I was lucky enough to get a review copy (almost as good as an ARC, but not quite) of Return: Daily Inspiration for the Days of Awe (Maggid Books, 2012). The days between Rosh Hashanah and Yom Kippur are also challenging in terms of the hectic schedule of prayer in the synagogue, festive meals, and the excitement in the autumn air of going back to school and work. But Dr. Brown reminds us that “we have these ten days…to pray, to cry, to improve, to change, to forgive, to apologize, to become what we’ve meant to become, to return, to come home, to build a sanctuary that is repentance.” Each chapter centers on a theme from the quintessential Yom Kippur Prayer, the Vidduy, or confession. These themes include Faith, Compassion, Gratitude, and Anger. Let’s face it: it is the amazing person who can make a noticeable change in their outlook and behavior in just ten days. That’s why this book has to be in an easy access spot on the bookshelf. Pull it out during another period of contemplation, the Counting of the Omer, and see if you can make some more tweaks before Shavuot.

Finally, I love a good parsha book. I love seeing a pasuk come to life; seeing why the grammar is the way it is, seeing that no word in the Torah is superfluous, that everything is somehow connected. I also feel that reading a chapter on Friday night puts me more in touch with the Torah, especially when the text describes things like sacrifices in The Temple, the deaths of Nadav and Avihu, or Moses not being allowed to enter Israel. Even with points of view with which I do not agree, I give credit to the author as I think, “How did he get that from the text? That’s an interesting take.”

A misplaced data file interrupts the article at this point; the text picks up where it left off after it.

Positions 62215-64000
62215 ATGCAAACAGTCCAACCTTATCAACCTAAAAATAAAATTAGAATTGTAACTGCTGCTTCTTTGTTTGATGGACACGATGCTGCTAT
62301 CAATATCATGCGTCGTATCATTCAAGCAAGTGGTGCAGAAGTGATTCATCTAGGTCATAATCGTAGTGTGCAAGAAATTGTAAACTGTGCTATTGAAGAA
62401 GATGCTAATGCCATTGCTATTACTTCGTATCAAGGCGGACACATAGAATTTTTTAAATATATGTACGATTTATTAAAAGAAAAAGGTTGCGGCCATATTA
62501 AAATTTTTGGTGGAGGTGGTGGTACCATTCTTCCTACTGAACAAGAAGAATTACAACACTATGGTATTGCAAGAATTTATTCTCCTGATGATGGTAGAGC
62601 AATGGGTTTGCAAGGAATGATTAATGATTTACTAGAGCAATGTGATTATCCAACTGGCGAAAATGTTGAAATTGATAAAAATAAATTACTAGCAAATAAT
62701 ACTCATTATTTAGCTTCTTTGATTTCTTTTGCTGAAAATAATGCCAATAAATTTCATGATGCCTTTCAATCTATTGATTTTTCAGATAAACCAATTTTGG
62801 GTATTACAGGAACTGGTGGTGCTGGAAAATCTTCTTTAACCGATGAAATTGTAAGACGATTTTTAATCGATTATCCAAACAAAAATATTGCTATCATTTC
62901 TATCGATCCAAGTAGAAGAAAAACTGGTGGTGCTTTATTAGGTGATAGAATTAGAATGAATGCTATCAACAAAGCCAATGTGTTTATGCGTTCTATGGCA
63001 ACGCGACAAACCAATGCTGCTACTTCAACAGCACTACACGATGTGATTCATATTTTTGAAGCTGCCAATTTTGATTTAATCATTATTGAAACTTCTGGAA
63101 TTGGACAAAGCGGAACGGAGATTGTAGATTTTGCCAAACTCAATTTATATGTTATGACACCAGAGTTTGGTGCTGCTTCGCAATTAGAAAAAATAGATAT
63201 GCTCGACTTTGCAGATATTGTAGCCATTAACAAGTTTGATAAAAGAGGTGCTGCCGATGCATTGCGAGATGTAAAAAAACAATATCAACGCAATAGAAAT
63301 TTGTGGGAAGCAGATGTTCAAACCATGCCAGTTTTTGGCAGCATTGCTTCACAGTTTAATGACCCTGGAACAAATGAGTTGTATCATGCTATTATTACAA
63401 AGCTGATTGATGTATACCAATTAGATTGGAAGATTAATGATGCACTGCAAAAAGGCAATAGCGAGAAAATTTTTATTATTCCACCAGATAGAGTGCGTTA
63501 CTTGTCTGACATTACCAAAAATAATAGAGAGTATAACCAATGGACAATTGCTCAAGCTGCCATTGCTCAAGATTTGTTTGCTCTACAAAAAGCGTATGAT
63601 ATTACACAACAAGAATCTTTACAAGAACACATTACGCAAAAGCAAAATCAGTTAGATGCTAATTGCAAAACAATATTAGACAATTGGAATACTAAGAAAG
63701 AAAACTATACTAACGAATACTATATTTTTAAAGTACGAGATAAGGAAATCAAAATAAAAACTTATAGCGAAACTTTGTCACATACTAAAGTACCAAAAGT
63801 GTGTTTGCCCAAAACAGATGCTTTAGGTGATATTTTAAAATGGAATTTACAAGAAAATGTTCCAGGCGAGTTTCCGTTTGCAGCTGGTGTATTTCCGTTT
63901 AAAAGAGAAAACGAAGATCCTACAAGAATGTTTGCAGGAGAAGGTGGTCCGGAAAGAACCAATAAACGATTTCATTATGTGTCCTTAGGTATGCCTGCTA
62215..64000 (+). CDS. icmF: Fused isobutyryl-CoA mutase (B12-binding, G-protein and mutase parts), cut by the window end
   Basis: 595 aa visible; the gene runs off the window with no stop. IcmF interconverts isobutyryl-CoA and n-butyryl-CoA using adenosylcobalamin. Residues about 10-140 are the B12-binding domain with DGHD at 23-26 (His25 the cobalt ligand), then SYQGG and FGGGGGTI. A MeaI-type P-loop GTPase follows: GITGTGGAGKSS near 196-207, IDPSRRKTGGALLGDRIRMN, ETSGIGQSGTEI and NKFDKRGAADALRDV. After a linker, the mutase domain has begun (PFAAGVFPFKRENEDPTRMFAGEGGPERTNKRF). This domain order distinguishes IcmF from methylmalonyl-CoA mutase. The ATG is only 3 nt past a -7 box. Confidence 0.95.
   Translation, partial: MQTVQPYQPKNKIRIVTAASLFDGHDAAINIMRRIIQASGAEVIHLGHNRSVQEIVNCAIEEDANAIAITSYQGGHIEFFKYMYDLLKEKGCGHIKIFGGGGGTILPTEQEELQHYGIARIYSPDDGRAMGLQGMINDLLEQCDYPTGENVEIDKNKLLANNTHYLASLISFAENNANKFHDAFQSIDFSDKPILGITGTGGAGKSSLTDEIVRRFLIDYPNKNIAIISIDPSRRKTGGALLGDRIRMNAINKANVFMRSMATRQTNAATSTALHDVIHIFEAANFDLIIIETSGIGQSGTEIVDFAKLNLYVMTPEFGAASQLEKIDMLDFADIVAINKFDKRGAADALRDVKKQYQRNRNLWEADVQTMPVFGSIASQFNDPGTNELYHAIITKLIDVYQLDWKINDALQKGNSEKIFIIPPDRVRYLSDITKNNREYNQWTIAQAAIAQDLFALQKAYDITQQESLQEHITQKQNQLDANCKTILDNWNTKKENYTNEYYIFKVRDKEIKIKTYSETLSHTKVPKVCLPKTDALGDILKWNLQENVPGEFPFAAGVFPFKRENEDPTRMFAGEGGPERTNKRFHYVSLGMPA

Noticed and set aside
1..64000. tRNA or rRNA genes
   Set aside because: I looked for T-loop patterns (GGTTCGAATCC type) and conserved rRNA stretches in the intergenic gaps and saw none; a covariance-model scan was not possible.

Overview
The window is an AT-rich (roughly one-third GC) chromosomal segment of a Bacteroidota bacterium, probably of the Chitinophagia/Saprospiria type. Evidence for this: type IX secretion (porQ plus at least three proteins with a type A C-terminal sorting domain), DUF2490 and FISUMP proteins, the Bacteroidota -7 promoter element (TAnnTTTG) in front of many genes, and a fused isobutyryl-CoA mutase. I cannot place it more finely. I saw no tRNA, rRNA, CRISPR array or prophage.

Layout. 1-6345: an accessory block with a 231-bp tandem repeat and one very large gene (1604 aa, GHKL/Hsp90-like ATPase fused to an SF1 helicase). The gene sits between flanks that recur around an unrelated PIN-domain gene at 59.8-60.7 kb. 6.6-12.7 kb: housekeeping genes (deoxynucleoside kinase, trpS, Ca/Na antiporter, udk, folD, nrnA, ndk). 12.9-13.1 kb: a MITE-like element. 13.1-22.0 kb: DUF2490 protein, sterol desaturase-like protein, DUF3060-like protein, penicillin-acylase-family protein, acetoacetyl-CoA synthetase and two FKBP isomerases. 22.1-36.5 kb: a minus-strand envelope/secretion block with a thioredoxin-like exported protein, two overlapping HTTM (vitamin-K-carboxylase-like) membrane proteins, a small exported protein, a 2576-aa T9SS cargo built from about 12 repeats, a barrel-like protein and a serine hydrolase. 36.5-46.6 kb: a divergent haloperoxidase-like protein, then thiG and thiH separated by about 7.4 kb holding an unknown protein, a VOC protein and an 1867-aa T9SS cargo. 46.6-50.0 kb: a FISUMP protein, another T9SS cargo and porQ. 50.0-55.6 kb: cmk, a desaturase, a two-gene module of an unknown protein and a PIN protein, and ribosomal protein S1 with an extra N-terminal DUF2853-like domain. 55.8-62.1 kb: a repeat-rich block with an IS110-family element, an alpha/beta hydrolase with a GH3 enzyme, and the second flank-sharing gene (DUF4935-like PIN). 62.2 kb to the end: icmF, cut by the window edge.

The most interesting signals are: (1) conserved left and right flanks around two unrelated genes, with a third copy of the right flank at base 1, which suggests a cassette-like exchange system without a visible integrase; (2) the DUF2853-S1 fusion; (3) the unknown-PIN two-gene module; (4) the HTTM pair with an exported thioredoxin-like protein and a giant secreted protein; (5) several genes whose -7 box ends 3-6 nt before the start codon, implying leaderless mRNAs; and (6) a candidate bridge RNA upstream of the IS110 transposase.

Dr. Brown has studied leadership using both biblical textual analysis and modern management theory before. Her Inspired Jewish Leadership: Practical Approaches to Building Strong Communities (Jewish Lights, 2008) explores Jewish leadership through “ancient models of Jewish leadership, contemporary professional business literature, and Jewish texts. Dr. Erica Brown lays the framework for working through important leadership issues and illustrates how great leadership can be learned when you are equipped with resources, reflective training, and a helpful network of mentors. It includes personal anecdotes from experienced Jewish leaders, questions for reflection, and easy-to-do exercises. It is a valuable sourcebook is ideal for professionals and volunteers who want to hone their own skills as well as facilitate group leadership development.”